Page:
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May 27    Scripture

Mythology & Beliefs: Phaethon
In Greek and Roman Mythology, Phaethon was the son of Helios; drove his father's sun chariot and was struck down by Zeus before he set world on fire.

Phaethon in Greek and Roman Biography and Mythology (Φαέθων), that is, the shining. 1. This name occurs in Homer (ll. 11.735, Od. 5.479) as an epithet or surname of Helios, and is used by later writers as a real proper name for Helios (Apollon, Rhod. 4.1236; Virg. Acn. 5.105); but it is more commonly known as the name of son of Helios by the Oceanid Clymene, the wife of Merops. The genealogy of Phaethon, however, is not the same in all writers, for some call him a son of Clymenus, the son of Helios, by Merope (Hyg. Fab. 154), or a son of Helios by Prote (Tzeiz. Chil. 4.127). or, lastly, a son of Helios by the nymph Rhode or Rhodos. (Schol. ad Pind. Ol. 6.131.) He received the signifieant name Phaethon from his father, and was afterwards also presmnptouus and ambitious enoug to request his father one day to allow him to drive the chariot of the sum across the heavens. Helios was induced by the entreaties of his son and of Clymene to yield, but the youth being too weak to cheek the horses, came down with his chariot, and so near to the earth, that he almost set it on fire. Zeus, therefore, killed him with a flash of lightning, so that he fell down into the river Eridanus or the Po. His isters, who had yoked teh horses to the chariot, were metamorphosed into poplars, and their tears into amber. (Eurip. Ilippol. 737, &c.; Apoolon. Rhod. 4.598, &c.; Lueian, Dial. Dcor. 25 ; Hygin, Fab. 152, 154; Verg. Ecl. 6.62, Aen 10.190; Ov. Met. 1.755, &c.) - A Dictionary of Greek and Roman biography and mythology, William Smith, Ed.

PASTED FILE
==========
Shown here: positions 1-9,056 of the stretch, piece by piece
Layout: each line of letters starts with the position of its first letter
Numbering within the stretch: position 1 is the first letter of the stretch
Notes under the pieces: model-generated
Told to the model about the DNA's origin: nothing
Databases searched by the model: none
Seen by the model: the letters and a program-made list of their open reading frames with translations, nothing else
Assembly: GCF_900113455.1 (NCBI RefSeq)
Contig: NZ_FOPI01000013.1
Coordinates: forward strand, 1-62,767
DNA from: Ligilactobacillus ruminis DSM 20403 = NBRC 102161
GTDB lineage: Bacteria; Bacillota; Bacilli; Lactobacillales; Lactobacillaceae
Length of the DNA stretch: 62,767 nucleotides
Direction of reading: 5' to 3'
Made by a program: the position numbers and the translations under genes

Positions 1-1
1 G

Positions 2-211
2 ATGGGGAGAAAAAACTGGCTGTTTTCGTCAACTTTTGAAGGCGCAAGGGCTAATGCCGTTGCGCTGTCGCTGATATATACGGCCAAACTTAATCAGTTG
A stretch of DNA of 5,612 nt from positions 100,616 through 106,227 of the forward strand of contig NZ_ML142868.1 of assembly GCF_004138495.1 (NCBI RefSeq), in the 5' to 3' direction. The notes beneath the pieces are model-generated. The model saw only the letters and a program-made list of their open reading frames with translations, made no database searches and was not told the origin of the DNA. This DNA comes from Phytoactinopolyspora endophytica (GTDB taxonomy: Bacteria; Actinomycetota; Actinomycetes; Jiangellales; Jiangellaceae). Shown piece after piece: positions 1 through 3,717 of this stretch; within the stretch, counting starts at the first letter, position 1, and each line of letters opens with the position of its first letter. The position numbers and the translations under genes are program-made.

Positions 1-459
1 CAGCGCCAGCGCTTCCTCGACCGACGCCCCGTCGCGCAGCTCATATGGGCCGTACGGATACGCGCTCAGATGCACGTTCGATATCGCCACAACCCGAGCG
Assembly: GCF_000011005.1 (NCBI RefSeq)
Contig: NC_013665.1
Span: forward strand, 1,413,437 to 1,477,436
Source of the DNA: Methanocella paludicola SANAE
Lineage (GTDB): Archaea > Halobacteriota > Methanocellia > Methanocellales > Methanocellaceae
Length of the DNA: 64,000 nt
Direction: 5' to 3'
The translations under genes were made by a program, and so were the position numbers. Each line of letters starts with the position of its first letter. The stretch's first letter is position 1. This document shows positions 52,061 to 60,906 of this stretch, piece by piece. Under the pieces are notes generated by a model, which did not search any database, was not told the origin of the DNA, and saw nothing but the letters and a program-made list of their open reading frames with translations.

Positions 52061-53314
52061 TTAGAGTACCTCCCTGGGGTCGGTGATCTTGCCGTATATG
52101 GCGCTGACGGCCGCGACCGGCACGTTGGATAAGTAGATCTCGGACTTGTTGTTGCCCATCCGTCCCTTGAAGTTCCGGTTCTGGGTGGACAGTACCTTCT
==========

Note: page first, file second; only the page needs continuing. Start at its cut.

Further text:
http://www.perseus.tufts.edu/hopper/text?doc=Perseus%3atext%3a1999.04.0104


Phaethon in Wikipedia In Greek mythology, Phaëtōn or Phaethōn (pronounced / ˈfeɪ.ətən/ or /ˈfeɪ.əθən/; Greek: Φαέθων "shining") was the son of Helios (Phoebus). Perhaps the most famous version of the myth is given us through Ovid in his Metamorphoses (Book II). Phaeton seeks assurance that his mother, Clymenē, is telling the truth that his father is the sun god Helios. When Phaeton obtains his father's promise to drive the sun chariot as proof, he fails to control it and the Earth is in danger of burning up when Phaeton is killed by a thunderbolt from Zeus to prevent further disaster...
http://en.wikipedia.org/wiki/Phaethon


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